Anthropogenic nitrogen being added to oceans far less than previously assumed
A new study finds that human activities are likely contributing far less nitrogen to the open ocean than many atmospheric models suggest. That's generally good news, but it also nullifies a potential side benefit to additional nitrogen, says Meredith Hastings, associate professor of Earth, environmental and planetary sciences at Brown University and one of the study's co-authors.
"People may not be polluting the ocean as much as we thought, which is a good thing," said Hastings, who is also a fellow at the Institute at Brown for Environment and Society. "However, additional nitrogen could potentially stimulate the ocean's ability to draw down carbon dioxide out the atmosphere, which might counteract carbon emissions to some extent. But if we're not adding as much nitrogen, we're not getting that potential side benefit in the carbon cycle."
The research is published online in Proceedings of the National Academy of Sciences.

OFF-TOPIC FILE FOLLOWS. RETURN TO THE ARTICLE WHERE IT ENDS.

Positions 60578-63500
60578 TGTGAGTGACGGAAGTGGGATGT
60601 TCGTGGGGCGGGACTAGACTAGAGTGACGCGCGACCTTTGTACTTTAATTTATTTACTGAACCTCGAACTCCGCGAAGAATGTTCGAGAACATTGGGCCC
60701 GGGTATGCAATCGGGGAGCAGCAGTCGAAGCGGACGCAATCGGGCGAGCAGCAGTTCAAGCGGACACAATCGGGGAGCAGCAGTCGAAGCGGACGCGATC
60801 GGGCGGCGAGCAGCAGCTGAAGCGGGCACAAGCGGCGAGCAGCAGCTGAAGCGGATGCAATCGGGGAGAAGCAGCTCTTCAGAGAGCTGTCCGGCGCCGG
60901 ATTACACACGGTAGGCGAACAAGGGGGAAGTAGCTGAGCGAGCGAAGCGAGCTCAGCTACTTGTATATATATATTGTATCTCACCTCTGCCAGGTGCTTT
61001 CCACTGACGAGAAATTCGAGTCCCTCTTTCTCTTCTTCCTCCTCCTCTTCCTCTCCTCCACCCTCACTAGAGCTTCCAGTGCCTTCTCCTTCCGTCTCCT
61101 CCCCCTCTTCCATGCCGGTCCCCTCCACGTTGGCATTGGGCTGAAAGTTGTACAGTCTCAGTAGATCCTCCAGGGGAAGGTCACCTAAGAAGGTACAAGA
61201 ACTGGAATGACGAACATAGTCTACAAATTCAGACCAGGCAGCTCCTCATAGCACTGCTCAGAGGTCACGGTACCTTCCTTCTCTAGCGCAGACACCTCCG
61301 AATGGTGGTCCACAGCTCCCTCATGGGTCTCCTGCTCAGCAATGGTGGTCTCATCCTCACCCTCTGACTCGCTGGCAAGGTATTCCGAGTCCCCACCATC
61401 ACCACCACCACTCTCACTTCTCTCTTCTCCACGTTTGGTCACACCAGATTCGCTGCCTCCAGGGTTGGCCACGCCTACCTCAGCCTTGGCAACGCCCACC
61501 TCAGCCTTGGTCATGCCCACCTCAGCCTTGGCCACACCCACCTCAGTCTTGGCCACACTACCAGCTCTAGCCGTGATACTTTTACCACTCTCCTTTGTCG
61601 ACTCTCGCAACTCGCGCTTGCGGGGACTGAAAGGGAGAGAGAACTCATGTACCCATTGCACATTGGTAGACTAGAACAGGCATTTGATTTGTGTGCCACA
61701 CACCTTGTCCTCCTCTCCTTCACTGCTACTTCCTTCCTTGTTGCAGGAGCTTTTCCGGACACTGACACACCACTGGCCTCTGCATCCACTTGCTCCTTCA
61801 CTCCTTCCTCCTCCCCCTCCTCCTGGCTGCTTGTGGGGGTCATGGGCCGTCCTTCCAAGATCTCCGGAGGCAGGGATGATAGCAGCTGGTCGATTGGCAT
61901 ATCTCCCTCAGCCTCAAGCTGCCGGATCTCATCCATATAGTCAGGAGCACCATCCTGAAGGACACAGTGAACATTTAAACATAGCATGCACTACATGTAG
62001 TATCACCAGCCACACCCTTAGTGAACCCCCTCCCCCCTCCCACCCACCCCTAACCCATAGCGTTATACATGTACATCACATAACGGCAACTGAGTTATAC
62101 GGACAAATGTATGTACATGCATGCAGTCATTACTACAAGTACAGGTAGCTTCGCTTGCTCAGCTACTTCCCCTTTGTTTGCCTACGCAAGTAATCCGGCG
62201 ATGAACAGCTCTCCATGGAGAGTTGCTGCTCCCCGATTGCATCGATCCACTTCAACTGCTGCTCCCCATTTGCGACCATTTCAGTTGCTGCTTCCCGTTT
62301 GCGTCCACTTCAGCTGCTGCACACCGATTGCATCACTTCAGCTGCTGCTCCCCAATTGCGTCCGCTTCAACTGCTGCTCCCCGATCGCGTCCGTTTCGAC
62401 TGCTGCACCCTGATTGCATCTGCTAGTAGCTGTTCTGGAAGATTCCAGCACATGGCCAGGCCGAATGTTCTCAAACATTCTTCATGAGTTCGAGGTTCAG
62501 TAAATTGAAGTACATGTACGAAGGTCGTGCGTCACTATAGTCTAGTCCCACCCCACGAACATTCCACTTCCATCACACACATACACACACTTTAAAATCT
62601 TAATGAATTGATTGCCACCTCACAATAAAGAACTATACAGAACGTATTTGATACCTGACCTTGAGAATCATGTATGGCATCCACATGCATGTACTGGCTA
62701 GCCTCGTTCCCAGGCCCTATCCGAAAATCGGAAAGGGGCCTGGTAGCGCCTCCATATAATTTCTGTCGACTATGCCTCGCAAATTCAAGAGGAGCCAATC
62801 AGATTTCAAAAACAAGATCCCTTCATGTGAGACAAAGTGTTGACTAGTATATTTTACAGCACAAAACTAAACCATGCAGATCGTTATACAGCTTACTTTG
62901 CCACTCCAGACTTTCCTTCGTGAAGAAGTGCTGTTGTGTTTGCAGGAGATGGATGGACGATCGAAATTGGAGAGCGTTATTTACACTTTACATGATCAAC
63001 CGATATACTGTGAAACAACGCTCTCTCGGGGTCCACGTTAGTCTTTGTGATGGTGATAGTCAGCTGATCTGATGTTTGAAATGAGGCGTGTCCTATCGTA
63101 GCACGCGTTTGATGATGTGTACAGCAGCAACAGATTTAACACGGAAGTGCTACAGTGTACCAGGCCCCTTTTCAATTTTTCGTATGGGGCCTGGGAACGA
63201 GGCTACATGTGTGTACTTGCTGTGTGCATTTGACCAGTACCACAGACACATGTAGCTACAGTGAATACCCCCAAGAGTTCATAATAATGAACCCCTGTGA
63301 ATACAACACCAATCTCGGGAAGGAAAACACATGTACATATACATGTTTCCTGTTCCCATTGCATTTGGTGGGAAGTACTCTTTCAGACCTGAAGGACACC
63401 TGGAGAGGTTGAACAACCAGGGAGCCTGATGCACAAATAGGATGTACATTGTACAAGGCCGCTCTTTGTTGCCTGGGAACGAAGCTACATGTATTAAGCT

Nitrogen is the most abundant gas in the atmosphere and a key ecological nutrient, supporting the growth of plants and providing a food source for microorganisms. But excess nitrogen in aquatic environments can cause overgrowth of algae and other aquatic plants, which can throw ecosystems out of balance. Large algal blooms, for example, can deplete waterways of oxygen, leading to mass fish kills and other problems.
But along with the problems, there's a potential upside to excess nitrogen. An influx of nitrogen into the oceans could stimulate the growth of phytoplankton and other photosynthetic organisms. Photosynthesis consumes carbon dioxide, so an increase in biological activity could increase the oceans' ability to draw down atmospheric CO2.
Image credit: Hastings lab / Brown University
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